THE BLOG
08/07/2012 06:41 pm ET Updated Oct 07, 2012

National Parks: Are We Giving Up on Peace and Quiet to Allow More Noise?

After a 14-hour drive and, hopefully, a good night's rest, you get the family up early and together you hike the trail or stand at an overlook along the rim. There it is before you; one of the most magnificent sights on the face of the earth, a place that Theodore Roosevelt said could not be improved upon, the Grand Canyon. As you stop, basking in its glory, you are grateful to share the moment with your family. Then the perfection is shattered. The "whomp, whomp, whomp" of helicopters hovering above you shatters the quiet. In five minutes you are transported back to hustle and bustle of your busy life and your 12-year-old is now more interested in the helicopter than the vast canyon.

A similar story could be told about Yellowstone National Park, where the sounds of bursting geysers, bubbling mud pots, and chattering trumpeter swans get drowned out by the roar of snowmobiles in the wintertime.

National parks have a "wow factor" that captivates us -- incredible views, natural wonders and amazing stories. During these trips, visitors look for experiences where you can take a moment to hear and see new things. If you visit a national park when you are a child, years later when you take your child or your grandchild you expect a similar experience. That is the promise made when a National Park site is designated. Most people come away from their visits inspired by their experience and ready to add another park to their bucket list.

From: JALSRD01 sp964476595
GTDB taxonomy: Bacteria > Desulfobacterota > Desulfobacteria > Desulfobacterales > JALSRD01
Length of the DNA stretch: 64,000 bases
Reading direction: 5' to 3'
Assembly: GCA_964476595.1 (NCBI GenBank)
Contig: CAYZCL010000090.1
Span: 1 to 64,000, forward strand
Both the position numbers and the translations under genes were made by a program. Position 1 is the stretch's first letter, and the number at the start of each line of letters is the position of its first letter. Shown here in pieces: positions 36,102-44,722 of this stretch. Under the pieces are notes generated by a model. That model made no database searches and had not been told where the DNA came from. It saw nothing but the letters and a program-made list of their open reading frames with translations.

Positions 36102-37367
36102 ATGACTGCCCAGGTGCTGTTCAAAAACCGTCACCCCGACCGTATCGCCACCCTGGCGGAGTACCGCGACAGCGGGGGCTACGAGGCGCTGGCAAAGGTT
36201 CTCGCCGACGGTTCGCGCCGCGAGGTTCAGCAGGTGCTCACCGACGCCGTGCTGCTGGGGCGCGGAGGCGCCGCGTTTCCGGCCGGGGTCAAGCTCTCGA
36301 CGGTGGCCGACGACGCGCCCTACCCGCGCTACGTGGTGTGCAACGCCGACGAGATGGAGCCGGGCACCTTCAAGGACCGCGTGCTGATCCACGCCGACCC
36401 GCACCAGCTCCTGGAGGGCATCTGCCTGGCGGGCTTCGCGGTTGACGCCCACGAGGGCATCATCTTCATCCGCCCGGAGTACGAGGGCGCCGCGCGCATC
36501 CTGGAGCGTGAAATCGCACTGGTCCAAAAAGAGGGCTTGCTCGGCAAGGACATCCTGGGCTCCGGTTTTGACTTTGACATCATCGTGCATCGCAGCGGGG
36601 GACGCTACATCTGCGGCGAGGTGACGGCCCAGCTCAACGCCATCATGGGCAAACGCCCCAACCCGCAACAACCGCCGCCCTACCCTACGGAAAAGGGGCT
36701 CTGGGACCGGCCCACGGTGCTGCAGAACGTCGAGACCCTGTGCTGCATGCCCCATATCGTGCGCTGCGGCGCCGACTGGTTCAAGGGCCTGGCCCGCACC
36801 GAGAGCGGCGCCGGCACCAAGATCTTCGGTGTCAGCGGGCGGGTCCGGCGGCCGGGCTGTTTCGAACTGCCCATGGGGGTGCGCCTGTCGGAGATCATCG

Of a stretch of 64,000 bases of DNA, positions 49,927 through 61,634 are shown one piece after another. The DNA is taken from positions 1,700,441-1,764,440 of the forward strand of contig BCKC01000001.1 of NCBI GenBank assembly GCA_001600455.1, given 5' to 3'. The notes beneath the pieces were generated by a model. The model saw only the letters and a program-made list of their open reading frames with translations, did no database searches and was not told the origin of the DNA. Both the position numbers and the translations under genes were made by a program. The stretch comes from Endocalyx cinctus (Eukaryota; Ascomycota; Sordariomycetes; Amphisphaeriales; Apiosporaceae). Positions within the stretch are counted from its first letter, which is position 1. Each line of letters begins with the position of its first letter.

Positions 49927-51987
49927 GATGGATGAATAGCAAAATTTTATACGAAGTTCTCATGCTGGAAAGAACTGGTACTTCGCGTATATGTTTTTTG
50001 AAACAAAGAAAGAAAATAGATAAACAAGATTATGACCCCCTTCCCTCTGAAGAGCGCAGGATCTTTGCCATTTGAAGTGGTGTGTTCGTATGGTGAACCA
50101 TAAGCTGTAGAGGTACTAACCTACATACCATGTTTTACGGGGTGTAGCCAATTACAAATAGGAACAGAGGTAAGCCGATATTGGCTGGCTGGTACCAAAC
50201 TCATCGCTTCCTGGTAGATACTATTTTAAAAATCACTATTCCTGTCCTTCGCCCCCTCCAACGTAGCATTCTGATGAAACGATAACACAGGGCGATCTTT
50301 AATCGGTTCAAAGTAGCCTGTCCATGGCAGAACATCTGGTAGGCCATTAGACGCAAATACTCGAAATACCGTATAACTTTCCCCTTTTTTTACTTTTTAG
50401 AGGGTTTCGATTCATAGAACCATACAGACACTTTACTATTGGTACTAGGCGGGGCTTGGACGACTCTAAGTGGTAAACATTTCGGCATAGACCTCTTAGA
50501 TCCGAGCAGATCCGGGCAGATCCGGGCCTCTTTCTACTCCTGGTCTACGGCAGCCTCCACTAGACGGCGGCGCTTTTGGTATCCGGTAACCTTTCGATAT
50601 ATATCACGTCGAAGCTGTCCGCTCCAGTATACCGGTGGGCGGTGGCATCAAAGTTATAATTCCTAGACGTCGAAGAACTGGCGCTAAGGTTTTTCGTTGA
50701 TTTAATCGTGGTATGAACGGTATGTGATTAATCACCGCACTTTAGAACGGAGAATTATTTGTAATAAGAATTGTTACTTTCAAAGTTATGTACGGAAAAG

Recently, the National Parks Service (NPS) announced a new winter plan for Yellowstone, which could double the amount of snowmobiles entering the park each day. This is concerning because the technology once promised to become cleaner and quieter is actually getting worse. The snowmobile manufacturers promised to improve these vehicles, but they are noisier and more polluting than the models built seven years ago. Sadly, the National Park Service's latest proposal to increase snowmobile use is taking us backwards.

Additionally, Congress just weeks ago subverted a nearly final plan to reduce helicopter and other air tour noise heard by visitors enjoying the overlooks and hiking trails in the Grand Canyon. By sneaking in an amendment to the recent transportation bill, Congress carelessly cast aside the time, money, and public involvement spent on developing a new air tour plan for the Grand Canyon. That plan was fair for all visitors -- it allowed air tours to continue while identifying areas where visitors on the ground could enjoy noise free areas. While these two actions individually directly impact these two National Parks, on a wider scale they contravene the NPS policies that promise visitors the opportunity to hear natural sounds -- a wolf howling, a rushing river, or bursting water from Old Faithful.

Are we going to allow more noise in our National Parks?

National Parks are special and unique places where families can share a sense of wonder and pride that we take care of these awe-inspiring places just as President Roosevelt expressed. Is our generation giving up on the protection we have provided to these places? By downgrading protections for our greatest National Parks in order to allow noisy vehicles to drown out nature, we are not protecting these wonderful experiences so many generations before us have enjoyed. NPCA believes every generation deserves the chance to hear the sounds of nature (not just machines) that people expect in our National Parks.